The US also pushed the UAE on broader anti-TIP legislation30 and for more statistics on TIP. The embassy provided officials with a model law and discussed its definitions.31 The Interior Ministry established a special committee charged with reviewing anti-TIP laws and deliberately included a member who had taken part in an USG-sponsored anti-trafficking training program.32 The ambassador continued to push for the law as well as for shelters and efforts more generally.33 In November 2006, the UAEG enacted a comprehensive anti-trafficking law that addressed all forms of trafficking in persons,34 and four months later, the Dubai Attorney General referred a case to court for the first time under the new anti-trafficking legislation.
Since good collaboration ensued, the UAE was shocked when it was demoted to the Watch List again in 2009 because the US was increasing its efforts to push the UAE on labor issues. The TIP Reports turned increasingly toward the sponsorship system and revision of labor laws, which the UAE has remained reluctant to address, leaving it stuck on Tier 2. Although it is still recognized as being further along on TIP issues than others in the region,35 problems with labor trafficking persist.36 In March 2015 the UAE further tightened its anti-TIP law, continuing to show progress.37
After passage of TIP legislation, cooperation intensified, and the UAE created a new Human Trafficking Committee chaired at the ministerial level.38 The US report has also promoted statistics gathering.39
US work to educate UAE government officials about what actually constitutes trafficking has led to a change in attitudes over time. Officials were initially in denial about the problems of exploitation of children in camel racing, especially the older generation of Emiratis, and met working-level officials demonstrated unwillingness to enforce the rules or acknowledge the practice.40 By 2005, however, the president’s long time advisor called it a violation of human rights.41 In addition to the camel jockey issue, attitude changes have occurred in sex trafficking.42 The views of the police were initially particularly ignorant and the embassy was frustrated that the government did not quite “grasp the issues.”43 The US embassy also sought to socialize officials into their view of labor trafficking, about which officials were in denial, noting that victims whose documents have been confiscated “can go to their consulate and get a new passport any time they want,”44 that “[t]here are very few genuine victims of human trafficking. Many of them came to work as prostitutes and have saved enough money to go home,”45 that “victims need to assume some responsibility,” and that “[w]e don’t see any big problem with trafficking laborers or employees.”46 The US government sponsored a visit to the US for officials to learn more about how the US defines the issue. After the UAE was once again dropped to Tier 2, the US embassy was increasingly working on broadening the definition of TIP and the understanding of the problems on the ground to change the views of higher-ranking officials.47 The differences in cultures and practices are by no means solved, but by 2010 the embassy reported that government officials “commonly and candidly discuss human trafficking issues in public, in the media, and with US government interlocutors.”48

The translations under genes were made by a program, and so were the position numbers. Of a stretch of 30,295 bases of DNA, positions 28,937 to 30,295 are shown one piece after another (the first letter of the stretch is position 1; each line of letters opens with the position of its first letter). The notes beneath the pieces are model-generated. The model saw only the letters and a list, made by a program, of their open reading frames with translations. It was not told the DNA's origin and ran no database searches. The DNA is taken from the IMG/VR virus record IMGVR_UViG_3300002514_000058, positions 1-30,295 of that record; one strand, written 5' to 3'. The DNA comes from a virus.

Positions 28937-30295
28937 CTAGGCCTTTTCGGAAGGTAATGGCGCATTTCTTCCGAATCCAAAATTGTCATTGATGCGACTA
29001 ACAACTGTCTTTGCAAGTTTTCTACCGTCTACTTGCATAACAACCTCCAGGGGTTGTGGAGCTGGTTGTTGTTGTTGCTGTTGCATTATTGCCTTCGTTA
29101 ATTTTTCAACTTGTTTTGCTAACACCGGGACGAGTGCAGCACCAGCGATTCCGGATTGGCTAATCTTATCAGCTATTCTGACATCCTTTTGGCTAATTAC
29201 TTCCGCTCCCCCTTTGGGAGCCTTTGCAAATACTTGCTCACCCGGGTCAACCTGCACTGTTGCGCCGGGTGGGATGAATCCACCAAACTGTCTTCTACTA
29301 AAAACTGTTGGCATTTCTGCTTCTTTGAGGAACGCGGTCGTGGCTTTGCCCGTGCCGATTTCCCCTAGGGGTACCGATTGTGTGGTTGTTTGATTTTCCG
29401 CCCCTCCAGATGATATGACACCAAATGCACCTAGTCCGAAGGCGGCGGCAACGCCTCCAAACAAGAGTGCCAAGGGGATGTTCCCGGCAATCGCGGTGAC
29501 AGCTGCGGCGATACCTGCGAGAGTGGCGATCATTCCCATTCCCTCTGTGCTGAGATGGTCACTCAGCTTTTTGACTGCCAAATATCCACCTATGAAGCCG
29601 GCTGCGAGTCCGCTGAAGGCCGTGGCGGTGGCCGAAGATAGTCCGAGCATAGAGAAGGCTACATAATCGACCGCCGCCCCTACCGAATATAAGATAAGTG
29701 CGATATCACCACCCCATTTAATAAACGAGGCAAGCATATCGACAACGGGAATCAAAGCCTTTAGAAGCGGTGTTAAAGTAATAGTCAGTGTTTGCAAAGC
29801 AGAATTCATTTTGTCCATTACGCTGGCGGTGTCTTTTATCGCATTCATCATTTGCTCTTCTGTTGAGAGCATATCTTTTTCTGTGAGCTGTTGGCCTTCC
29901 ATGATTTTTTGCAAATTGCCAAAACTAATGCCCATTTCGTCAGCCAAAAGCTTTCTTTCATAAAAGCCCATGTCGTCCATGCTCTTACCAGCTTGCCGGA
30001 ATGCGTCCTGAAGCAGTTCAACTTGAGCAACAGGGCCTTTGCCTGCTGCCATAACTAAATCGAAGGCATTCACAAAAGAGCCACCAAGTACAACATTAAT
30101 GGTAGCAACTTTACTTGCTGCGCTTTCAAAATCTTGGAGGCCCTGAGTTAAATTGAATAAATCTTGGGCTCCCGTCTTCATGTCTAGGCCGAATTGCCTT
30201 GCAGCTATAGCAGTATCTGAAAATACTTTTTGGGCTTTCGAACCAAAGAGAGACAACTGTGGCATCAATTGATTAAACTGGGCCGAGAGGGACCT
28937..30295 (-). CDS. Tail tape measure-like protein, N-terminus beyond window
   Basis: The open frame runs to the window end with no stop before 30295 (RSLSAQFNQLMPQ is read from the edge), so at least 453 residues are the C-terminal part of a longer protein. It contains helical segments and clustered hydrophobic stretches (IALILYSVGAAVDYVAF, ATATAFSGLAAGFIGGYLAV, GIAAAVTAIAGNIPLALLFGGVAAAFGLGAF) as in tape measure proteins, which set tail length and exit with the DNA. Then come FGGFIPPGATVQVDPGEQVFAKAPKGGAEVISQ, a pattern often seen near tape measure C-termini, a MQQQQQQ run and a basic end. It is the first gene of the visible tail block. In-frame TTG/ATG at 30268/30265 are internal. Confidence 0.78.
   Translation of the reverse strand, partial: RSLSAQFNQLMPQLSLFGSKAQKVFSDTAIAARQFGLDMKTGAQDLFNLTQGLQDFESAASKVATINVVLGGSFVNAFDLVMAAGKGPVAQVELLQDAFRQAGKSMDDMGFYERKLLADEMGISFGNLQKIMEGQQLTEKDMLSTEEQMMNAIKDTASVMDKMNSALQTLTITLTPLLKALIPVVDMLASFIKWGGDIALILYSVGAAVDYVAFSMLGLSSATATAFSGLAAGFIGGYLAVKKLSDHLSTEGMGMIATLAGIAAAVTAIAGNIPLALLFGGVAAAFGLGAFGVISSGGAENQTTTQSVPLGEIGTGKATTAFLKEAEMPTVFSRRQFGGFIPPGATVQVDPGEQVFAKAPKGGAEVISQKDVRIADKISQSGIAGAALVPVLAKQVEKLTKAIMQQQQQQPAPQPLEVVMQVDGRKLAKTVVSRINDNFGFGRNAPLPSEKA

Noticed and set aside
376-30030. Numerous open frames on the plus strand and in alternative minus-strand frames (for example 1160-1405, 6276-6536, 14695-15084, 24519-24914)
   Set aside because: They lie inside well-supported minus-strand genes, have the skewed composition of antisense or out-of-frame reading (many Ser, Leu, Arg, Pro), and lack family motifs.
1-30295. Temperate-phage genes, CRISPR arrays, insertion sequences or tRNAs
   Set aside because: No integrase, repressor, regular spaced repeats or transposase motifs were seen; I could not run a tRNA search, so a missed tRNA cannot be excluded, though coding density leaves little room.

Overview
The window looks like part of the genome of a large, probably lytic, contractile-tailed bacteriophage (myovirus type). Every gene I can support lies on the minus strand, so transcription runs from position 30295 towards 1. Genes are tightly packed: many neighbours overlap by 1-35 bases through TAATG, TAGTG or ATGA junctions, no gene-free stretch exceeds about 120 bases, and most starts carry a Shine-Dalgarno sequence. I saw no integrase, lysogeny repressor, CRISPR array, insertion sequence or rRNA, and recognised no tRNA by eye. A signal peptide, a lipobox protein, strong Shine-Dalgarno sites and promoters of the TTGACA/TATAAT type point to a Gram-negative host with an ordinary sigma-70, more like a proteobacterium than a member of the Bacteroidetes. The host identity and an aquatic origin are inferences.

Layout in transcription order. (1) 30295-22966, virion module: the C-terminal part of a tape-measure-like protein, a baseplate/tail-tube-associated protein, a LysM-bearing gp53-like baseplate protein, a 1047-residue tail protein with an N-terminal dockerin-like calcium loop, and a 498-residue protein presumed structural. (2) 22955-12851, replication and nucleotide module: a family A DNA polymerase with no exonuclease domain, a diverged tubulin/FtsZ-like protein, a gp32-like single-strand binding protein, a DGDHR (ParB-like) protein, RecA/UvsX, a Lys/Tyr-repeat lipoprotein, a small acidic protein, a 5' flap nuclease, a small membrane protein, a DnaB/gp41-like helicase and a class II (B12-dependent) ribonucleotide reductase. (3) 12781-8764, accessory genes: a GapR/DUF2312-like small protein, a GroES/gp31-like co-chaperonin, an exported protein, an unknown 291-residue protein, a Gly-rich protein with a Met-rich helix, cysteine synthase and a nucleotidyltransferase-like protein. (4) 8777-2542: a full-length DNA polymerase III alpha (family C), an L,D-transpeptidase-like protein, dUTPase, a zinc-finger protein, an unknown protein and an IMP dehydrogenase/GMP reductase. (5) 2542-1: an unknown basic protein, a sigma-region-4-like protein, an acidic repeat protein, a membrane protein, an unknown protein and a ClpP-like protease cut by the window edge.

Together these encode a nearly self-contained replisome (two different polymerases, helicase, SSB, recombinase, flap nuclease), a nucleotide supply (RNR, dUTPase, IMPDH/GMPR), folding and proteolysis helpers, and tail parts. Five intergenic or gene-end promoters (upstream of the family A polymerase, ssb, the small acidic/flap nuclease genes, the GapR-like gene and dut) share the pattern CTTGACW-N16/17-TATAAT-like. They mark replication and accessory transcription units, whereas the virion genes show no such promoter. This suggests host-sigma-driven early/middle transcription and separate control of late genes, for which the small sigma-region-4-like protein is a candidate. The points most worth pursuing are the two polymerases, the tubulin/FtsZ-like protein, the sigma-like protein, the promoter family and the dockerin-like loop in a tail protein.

The UAE exhibited very strong concern about the rating and about pleasing the US. The strong relationship facilitated influence. Furthermore, the publicity connected with the HBO documentary and the possible link with FTA negotiations enhanced the US embassy’s constant, sometimes daily, pressure on the camel jockey issue.
Obstacles to US influence included the UAE’s initial denial of the problem, a federal structure that made it hard to bring uniform reforms, and cultural obstacles to a common understanding of TIP, such as the culturally and financially ingrained nature of the sponsorship system for foreign labor.
Real Sports with Bryant Gumbei. “Camel Jockeys – Sport of Sheikhs.” Produced by Joseph Perskie. Correspondent Bernard Goldberg. HBO, 2004. https://www.youtube.com/watch?v=G51lJ-0L2eA. Accessed December 27, 2016↩
Dana Moukhallati, “UAE Human Trafficking Law Tightened,” The National, 25 March 2015, accessed 24 December 2016, http://www.thenational.ae/uae/uae-human-trafficking-law-tightened.↩